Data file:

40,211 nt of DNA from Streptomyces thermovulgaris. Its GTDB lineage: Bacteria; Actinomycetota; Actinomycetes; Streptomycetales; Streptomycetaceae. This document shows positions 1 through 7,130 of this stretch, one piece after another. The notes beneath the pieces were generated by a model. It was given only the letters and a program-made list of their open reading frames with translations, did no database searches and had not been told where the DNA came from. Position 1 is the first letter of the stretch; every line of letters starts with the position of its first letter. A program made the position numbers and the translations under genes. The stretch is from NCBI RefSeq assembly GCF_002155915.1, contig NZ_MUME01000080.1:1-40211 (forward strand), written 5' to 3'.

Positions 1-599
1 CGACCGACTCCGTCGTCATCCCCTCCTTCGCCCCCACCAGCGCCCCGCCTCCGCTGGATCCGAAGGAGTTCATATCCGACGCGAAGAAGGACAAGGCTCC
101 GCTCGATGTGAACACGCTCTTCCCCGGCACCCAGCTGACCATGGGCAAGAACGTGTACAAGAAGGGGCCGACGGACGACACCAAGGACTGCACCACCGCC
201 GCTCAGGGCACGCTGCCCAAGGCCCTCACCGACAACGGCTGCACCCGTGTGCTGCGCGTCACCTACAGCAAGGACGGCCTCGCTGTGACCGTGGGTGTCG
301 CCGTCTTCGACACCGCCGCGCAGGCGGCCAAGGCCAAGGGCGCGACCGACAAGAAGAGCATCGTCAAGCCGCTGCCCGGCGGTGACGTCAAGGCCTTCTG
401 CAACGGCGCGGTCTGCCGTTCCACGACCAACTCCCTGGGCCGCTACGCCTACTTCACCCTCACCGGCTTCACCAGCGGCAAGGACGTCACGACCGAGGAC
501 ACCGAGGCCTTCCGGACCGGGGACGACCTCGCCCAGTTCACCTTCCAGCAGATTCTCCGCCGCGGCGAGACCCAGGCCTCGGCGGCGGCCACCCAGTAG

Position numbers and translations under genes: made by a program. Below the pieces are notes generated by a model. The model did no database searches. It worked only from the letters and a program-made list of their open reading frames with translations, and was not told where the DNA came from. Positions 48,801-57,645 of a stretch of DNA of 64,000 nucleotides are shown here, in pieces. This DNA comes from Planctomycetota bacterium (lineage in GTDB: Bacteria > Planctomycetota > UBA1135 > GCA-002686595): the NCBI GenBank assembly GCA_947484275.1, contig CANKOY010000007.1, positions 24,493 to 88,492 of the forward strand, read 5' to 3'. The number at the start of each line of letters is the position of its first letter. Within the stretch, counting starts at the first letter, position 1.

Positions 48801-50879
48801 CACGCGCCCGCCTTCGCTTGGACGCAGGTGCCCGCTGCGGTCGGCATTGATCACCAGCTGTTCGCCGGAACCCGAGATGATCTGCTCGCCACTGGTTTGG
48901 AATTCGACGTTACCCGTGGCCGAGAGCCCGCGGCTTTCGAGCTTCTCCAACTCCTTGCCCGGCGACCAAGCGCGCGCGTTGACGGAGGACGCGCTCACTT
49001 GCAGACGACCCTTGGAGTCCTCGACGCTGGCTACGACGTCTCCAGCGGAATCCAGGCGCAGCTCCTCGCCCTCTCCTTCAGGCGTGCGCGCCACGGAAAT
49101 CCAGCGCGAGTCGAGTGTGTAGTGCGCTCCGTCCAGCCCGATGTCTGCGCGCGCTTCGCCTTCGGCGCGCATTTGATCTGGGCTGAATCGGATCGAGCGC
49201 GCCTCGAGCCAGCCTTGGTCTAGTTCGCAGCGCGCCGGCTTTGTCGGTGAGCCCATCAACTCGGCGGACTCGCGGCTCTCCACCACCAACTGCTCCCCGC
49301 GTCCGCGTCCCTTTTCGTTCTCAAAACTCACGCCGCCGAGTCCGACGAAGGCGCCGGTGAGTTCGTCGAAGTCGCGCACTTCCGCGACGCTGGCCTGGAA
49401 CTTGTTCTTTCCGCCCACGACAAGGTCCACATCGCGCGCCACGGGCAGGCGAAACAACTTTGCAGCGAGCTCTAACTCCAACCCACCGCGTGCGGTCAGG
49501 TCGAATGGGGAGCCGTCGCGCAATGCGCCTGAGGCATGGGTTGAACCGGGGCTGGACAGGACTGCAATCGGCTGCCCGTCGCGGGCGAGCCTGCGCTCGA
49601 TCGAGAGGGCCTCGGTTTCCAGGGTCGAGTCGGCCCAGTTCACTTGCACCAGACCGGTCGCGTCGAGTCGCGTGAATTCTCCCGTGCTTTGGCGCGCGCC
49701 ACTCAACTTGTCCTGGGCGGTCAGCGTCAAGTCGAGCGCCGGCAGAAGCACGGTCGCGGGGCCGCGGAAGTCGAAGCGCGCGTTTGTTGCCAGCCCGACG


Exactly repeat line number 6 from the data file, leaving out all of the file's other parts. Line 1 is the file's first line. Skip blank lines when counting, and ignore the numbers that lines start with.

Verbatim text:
301 CCGTCTTCGACACCGCCGCGCAGGCGGCCAAGGCCAAGGGCGCGACCGACAAGAAGAGCATCGTCAAGCCGCTGCCCGGCGGTGACGTCAAGGCCTTCTG